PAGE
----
COVID-19: How Lenders Can Protect Their Portfolios and Serve Their Customers During and After The Crisis
The specter of the COVID-19 pandemic hangs ominously over the banking industry. So too do the ghosts of the 2008 financial crisis. Lenders of all sizes are confronting a volatile and dangerous landscape that may exceed the disruptions of a dozen years ago. Banks face concurrent and often contradictory pressures in terms of minimizing the potential for large-scale defaults on unsecured loans while also responding to the requests of individual and small business customers who desperately need cash to survive the indefinite suspension of their operations and income.
Even putting aside the new challenges and issues raised by coronavirus initiatives like the Paycheck Protection Program, lenders need to take fundamental steps to protect their asset portfolios. This may include difficult decisions about accommodations on loan terms and extensions of credit that they would not entertain under normal circumstances.
Early and Open Communication
The uncertain path and duration of the pandemic along with the multi-faceted legal and regulatory responses at the federal, state, and local levels mean that customers have urgent needs and constant questions about what if anything their lender can do to assist them.
Banks are trying to do all they can to be responsive to those queries both in their general messaging and in direct responses to individual and business customers. Strike a tone of empathy and shared concern, and indicate a willingness to work with them throughout the crisis to find mutually acceptable solutions.
The pandemic is not affecting all borrowers and industries in the same way. By keeping the lines of communication open, lenders can get a better understanding of the risk posed by each borrower and develop tailored strategies to minimize the likelihood of default. When communicating offers of accommodation, do so in writing and be precise about what it is you are amenable to, particularly the duration and extent of any modifications and what the borrower’s obligations are when the period of accommodation ends (e.g., recommencing principal payments and when deferred payments will be due).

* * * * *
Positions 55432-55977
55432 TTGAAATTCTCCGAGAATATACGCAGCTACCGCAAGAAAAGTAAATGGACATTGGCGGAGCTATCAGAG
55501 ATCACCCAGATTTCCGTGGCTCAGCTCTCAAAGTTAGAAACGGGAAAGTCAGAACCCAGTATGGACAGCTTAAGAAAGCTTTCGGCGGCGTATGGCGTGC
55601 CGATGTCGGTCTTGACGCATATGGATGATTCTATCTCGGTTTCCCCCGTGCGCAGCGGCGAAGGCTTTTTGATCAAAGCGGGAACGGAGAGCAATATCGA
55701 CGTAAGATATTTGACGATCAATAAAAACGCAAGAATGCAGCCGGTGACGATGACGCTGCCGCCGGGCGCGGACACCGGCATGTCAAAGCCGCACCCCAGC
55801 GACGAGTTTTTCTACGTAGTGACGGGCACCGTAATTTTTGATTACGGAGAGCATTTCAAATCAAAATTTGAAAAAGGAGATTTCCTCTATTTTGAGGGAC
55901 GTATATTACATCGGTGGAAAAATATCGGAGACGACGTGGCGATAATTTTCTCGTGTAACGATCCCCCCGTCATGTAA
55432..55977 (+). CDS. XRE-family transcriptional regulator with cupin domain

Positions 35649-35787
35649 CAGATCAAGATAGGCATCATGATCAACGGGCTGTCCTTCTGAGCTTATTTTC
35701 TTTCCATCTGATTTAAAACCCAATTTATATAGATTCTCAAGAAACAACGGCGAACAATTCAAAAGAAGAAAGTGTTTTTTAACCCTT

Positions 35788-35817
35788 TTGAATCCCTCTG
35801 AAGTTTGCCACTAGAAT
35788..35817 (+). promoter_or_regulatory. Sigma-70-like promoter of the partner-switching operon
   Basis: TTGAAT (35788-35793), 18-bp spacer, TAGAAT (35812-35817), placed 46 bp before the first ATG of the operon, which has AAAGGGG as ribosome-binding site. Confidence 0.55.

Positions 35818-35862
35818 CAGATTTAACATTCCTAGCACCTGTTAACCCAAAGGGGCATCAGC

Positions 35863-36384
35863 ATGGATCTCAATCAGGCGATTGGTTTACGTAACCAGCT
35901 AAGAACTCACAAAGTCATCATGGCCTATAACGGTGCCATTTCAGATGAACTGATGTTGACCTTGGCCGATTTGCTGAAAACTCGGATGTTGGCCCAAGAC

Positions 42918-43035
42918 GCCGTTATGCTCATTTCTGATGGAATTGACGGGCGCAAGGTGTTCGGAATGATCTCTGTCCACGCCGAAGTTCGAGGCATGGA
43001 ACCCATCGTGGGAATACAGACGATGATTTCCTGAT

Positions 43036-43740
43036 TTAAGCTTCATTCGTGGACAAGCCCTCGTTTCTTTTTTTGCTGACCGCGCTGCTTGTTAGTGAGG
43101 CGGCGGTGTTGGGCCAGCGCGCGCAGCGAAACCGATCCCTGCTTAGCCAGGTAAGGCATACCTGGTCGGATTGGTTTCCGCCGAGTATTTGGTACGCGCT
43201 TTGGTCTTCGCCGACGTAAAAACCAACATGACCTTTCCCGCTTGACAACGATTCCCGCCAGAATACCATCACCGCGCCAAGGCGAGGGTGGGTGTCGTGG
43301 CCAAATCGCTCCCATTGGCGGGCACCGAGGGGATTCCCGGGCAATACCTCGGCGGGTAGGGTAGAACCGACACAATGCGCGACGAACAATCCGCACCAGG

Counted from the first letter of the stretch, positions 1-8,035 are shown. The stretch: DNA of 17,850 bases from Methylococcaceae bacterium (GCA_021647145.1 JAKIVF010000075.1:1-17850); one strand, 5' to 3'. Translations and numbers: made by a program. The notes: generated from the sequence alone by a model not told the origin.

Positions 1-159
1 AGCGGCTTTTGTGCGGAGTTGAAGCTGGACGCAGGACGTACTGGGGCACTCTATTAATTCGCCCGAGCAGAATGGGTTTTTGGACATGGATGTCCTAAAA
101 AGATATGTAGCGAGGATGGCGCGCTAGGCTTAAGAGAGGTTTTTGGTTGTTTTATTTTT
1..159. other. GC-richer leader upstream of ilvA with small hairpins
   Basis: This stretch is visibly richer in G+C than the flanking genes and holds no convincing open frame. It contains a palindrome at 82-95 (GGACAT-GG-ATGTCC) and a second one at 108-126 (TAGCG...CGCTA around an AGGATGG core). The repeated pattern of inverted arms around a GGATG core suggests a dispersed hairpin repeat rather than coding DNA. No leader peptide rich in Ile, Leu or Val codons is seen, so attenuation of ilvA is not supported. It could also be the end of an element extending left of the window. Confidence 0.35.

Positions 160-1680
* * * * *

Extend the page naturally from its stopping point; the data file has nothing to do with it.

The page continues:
Crisis as Opportunity
“In the midst of every crisis, lies great opportunity,” as Albert Einstein once said. In current conditions, lenders who are making modifications and alterations to credit facilities have the opportunity to review, identify, and fix any deficiencies in their loan documentation. Lenders can also use modifications as a chance to get borrowers to reaffirm their obligations, obtain releases, or stop mutual deviations from the loan terms.
Hard Questions For Lenders
Questions lenders need to consider and quickly answer include:
- When should they stop advancing credit under a material adverse change or other similar loan provision?
- When should they declare a non-monetary default based on a financial covenant?
- Should or can they proceed with foreclosures, enforcement actions, or acquisition of collateral in the event of default? Has the borrower’s jurisdiction limited the ability to move forward with foreclosure or put on hold any pending or new proceedings?
- Should they consider allowing commercial property borrowers to make short-term amendments to their retail leases?
- Is it feasible to allow a borrower to make interest-only payments for several months or for the duration of the crisis?
- How will any forbearance or other accommodation impact their preference or prejudice them in any future bankruptcy or assignment for the benefit of creditors?
- How willing should they be to extend credit to new customers rather than simply working with existing and known borrowers?
This crisis is both unprecedented and unpredictable, two conditions that are anathema to lenders and other financial institutions. Throughout this challenging period, the lawyers of LLF’s Banking, Finance & Creditors’ Rights Group remain committed to helping our clients navigate these uncharted waters with strength, security, and clarity. Please contact us to discuss your questions and concerns.